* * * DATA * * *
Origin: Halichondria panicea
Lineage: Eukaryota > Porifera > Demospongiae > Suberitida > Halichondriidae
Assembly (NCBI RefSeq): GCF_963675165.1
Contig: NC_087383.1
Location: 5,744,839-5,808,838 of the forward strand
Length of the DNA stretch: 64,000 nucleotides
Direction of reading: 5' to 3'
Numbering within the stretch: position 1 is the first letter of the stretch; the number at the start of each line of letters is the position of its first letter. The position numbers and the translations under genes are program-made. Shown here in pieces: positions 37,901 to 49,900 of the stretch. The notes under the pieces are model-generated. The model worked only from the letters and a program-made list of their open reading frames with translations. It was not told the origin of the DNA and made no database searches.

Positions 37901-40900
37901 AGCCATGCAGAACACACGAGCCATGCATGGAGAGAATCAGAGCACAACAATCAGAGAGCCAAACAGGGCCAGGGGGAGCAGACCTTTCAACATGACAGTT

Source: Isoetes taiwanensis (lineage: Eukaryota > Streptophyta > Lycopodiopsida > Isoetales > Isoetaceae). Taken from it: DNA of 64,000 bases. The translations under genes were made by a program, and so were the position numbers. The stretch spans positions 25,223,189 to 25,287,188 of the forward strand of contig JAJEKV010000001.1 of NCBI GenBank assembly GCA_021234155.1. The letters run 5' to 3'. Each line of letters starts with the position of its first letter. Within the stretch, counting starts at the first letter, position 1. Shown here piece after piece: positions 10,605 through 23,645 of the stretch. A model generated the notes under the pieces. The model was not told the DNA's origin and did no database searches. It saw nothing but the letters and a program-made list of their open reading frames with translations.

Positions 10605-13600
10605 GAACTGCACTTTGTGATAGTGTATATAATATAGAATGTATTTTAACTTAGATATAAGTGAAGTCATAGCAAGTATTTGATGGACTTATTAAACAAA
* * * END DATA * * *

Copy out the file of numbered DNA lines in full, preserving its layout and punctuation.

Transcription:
Origin: Halichondria panicea
Lineage: Eukaryota > Porifera > Demospongiae > Suberitida > Halichondriidae
Assembly (NCBI RefSeq): GCF_963675165.1
Contig: NC_087383.1
Location: 5,744,839-5,808,838 of the forward strand
Length of the DNA stretch: 64,000 nucleotides
Direction of reading: 5' to 3'
Numbering within the stretch: position 1 is the first letter of the stretch; the number at the start of each line of letters is the position of its first letter. The position numbers and the translations under genes are program-made. Shown here in pieces: positions 37,901 to 49,900 of the stretch. The notes under the pieces are model-generated. The model worked only from the letters and a program-made list of their open reading frames with translations. It was not told the origin of the DNA and made no database searches.

Positions 37901-40900
37901 AGCCATGCAGAACACACGAGCCATGCATGGAGAGAATCAGAGCACAACAATCAGAGAGCCAAACAGGGCCAGGGGGAGCAGACCTTTCAACATGACAGTT

Source: Isoetes taiwanensis (lineage: Eukaryota > Streptophyta > Lycopodiopsida > Isoetales > Isoetaceae). Taken from it: DNA of 64,000 bases. The translations under genes were made by a program, and so were the position numbers. The stretch spans positions 25,223,189 to 25,287,188 of the forward strand of contig JAJEKV010000001.1 of NCBI GenBank assembly GCA_021234155.1. The letters run 5' to 3'. Each line of letters starts with the position of its first letter. Within the stretch, counting starts at the first letter, position 1. Shown here piece after piece: positions 10,605 through 23,645 of the stretch. A model generated the notes under the pieces. The model was not told the DNA's origin and did no database searches. It saw nothing but the letters and a program-made list of their open reading frames with translations.

Positions 10605-13600
10605 GAACTGCACTTTGTGATAGTGTATATAATATAGAATGTATTTTAACTTAGATATAAGTGAAGTCATAGCAAGTATTTGATGGACTTATTAAACAAA